Mason Thompson is beginning to find his groove for the TinCaps. (Photo: Jeff Nycz)

Entering the season, there was no denying that 2018 was going to be a pivotal year for Mason Thompson.  

The 20-year-old Texan, who was given more than a million dollars over the slot bonus in 2016, has long possessed the makings of a big league pitcher, but has often found himself thwarted by injuries. In high school, it was a torn UCL and Tommy John surgery that cost him roughly two seasons, and last year, it was arm and shoulder injuries cutting his time short.

However, the narrative has slowly begun to shift as Thompson continues to build on the longest stretch of uninterrupted game time he’s had since he was 16 years old.

Over his last ten starts, Thompson has held opponents to three earned runs or less in every single game and tantalized fans and scouts with an improving arsenal that includes a curveball that sinks as low as 69 mph and a fastball that touches 95 mph. That devastating differential combined with strong fastball command baffled hitters in his last outing as he struck out a career high seven batters on only 67 pitches.

Thompson was generous enough to chat with us last week for a mid-season check-in…

MadFriars:  What went through your mind during your rough stretch to start the season?

Mason Thompson: It definitely started off a little rough…definitely, not the way I wanted it to, but I knew what I was capable of and that I needed to stay confident and composed out there even through the rough patches I was going through. I just needed to look forward to the good things that were bound to happen if I kept honing my craft and working hard.

After the temperatures warmed up, you seemed to find some consistency.  What else changed for you in May?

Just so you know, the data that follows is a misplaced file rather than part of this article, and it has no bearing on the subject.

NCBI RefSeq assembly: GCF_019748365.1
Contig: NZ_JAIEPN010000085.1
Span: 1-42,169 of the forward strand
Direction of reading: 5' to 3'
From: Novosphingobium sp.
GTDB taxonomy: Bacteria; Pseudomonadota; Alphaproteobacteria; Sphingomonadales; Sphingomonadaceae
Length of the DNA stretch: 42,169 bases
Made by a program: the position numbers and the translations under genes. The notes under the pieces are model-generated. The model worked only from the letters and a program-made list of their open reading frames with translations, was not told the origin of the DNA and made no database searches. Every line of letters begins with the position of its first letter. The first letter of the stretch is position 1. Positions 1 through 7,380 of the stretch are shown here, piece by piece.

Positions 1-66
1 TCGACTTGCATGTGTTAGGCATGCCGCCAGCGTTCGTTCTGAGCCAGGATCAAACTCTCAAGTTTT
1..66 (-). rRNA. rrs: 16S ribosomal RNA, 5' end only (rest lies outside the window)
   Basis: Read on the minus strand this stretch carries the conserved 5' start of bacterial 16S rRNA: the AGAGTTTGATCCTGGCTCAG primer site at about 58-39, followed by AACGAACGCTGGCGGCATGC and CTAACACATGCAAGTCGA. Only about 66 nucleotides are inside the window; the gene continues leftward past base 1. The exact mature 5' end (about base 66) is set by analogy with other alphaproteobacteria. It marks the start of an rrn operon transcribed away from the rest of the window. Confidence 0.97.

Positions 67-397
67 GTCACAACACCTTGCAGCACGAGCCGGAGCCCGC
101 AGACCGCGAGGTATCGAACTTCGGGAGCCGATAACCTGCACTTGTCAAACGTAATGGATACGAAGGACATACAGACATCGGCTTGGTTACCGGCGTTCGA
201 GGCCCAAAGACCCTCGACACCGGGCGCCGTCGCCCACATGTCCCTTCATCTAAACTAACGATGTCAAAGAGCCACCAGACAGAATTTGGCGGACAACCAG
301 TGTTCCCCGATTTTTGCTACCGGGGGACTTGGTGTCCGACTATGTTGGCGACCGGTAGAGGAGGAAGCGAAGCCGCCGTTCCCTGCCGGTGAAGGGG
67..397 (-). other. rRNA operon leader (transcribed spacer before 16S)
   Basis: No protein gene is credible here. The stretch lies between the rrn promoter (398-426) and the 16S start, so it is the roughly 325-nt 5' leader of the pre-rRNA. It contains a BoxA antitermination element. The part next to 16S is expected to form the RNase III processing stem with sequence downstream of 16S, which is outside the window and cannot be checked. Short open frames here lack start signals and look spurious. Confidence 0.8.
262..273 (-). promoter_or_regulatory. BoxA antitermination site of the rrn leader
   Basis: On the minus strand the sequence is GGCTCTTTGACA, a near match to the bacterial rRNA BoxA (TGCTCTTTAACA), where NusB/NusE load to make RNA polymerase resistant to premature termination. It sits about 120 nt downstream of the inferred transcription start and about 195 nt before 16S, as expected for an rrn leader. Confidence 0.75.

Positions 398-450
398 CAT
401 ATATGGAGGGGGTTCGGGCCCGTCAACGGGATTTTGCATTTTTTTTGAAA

Mason Thompson: I’ve talked about it before but definitely the mindset.  I just kind of went into an attack mentality and wasn’t going to lose when I was out there.  I wanted to compete and win for the team, and I feel like I was able to go out there with that mindset and put together some really good outings by simply refusing to lose and continuing to compete.  Along with that, I made a few mechanical adjustments, nothing major…just a few things that helped me compete with the ball in the zone a little better.

Padres prospect Mason Thompson pitches for Fort Wayne Tincaps

Thompson’s long-limbed delivery gets on top of hitters quickly (Photo: Jeff Nycz)

 How do you balance the competitive side that wants to see results and the understanding that it’s a process, especially being at the Low-A level?

Mason Thompson: It’s tough sometimes. … I‘m a competitor whether it is ping pong or video games or whatever it may be. So sometimes it is hard to bottle things up and not get too competitive when you’re out there. But at the same time, you want to compete no matter the level, whether it be Low-A, Triple-A, or the big leagues.  I’m never going to push that aside. I’m always going to be a competitor out there, and I think that kind of makes me who I am and allows me to go out there and have success.

With the injuries last season, it must have been difficult to find consistency.  Have you done anything differently this year in an effort to stay healthy?

Mason Thompson: One of the main focuses this offseason was obviously health, especially coming off the year that I had last year.  A lot more shoulder stability stuff and shoulder strengthening workouts were part of the weekly regimen, and I’ve kind of brought it into the season this year and used that as something to help keep me healthy during the year. Also, paying a little more attention to the warmup process and both the time in between starts and the time leading up to starts has been important to me as I’ve worked to stay healthy.

Now that you have had some consistency this season, have you been able to make more adjustments from game to game?